MANILA, Philippines – Supporters of a Filipino hostage in Iraq cheered Manila's lifesaving decision to withdraw troops from the war-torn nation, but the move was criticized by Washington and its allies, who said the U.S.-led coalition would suffer.
Australian Foreign Minister Alexander Downer (search) called the Philippine ambassador in Canberra, Cristina Ortega, to say he was "extremely disappointed" with Manila's decision to pull its 51 soldiers and police from Iraq, Downer's spokesman Chris Kenny said.
"He said countries cannot give into the demands of terrorists because we would all pay the price," Kenny said.
Downer said South Korea "did the world a favor by saying that they wouldn't be bullied by terrorists."
Iraqi insurgents killed a South Korean hostage last month after Seoul refused to bring its troops home.
U.S. State Department spokesman Richard Boucher, speaking shortly before the withdrawal announcement, said any pullout "sends the wrong message" to hostage takers "at a time when Iraq is fighting for stability and peace."
In Japan, a key U.S. ally and major trading partner of the Philippines, a foreign ministry spokeswoman said the 500 Japanese troops will remain in southern Iraq to rebuild schools, provide medical supplies and supply clean water.
"We consider it important to continue activity" in Iraq, she said.
But in the Philippines — where the fate of truck driver Angelo dela Cruz (search), father of eight, has gripped the nation — people praised the government's decision to withdraw the troops as demanded by the hostage takers before their deployment was scheduled to end on Aug. 20.
"That's good. The sooner the better," said Rep. Teddy Casino of the left wing Bayan Muna party, a strong opponent of President Gloria Macapagal Arroyo's (search) decision to send troops to Iraq in the first place.
"The only long-term option is really the complete pullout of Philippine troops, and ideally the pullout from the 'coalition of the willing,'" he told The Associated Press.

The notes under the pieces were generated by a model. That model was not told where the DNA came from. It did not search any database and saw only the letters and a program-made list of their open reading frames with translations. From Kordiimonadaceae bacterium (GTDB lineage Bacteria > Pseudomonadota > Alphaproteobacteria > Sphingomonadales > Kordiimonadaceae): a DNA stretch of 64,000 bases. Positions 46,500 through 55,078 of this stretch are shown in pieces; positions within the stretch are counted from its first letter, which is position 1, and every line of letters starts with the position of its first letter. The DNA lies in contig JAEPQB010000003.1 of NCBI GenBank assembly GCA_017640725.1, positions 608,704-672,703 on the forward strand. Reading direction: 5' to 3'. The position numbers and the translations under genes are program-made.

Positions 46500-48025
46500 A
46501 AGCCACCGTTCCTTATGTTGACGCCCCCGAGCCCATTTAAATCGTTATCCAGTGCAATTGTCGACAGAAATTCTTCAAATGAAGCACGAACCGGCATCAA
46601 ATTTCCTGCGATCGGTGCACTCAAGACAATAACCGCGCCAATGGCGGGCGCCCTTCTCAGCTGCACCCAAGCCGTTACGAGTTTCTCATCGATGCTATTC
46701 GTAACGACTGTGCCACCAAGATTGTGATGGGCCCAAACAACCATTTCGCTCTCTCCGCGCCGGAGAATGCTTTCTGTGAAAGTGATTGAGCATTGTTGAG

He said there would be fewer threats from anti-U.S. forces to the 4,000 Filipino contract workers in Iraq if the troops are brought home.
Dela Cruz's family celebrated the announcement with a hearty breakfast of fish and fried chicken in their northern home province of Pampanga.
"We are happy that they are pulling out the troops already in exchange for my brother's freedom," said Feliciano dela Cruz, brother of the captive. "We're thankful to the president if they will indeed be pulled out. And once they complete the pullout, [the captors] should give my brother to the president."
His sister, Beth Reyes, said the report of the pullout has "eased our worries."
"Since the news [of the abduction] broke out, we have not been able to eat well," she said.
The family twice celebrated news that dela Cruz — taken hostage last week — had been freed, but ended up frustrated and disappointed after learning the reports were based on wrong information.
Chat Dimaano, spokesman for Migrante International (search), a group helping Filipino workers abroad, said the government made a "good decision."
"They should have done this a long time ago," he said.
In a rare compliment to the government, Communist Party spokesman Gregorio Rosal praised "the positive development."
He said Arroyo was "pressured by the masses" to defend Filipinos abroad "over the interest of the U.S."
Filipino workers in Hong Kong expressed mixed reactions to the troop withdrawal.
"It's better to pull out than to kill our countryman," said Noel Tenorio, 42, a domestic helper.
Lourdes Ruba, however, worried that Arroyo's government has set a bad precedent in dealing with terrorists.
"We pray that Angelo is the first and the last," she said.
Another woman said that there are no guarantees about how the Iraqi insurgents will respond.
"They can still behead the man," said jeweler Erma Leung, 40.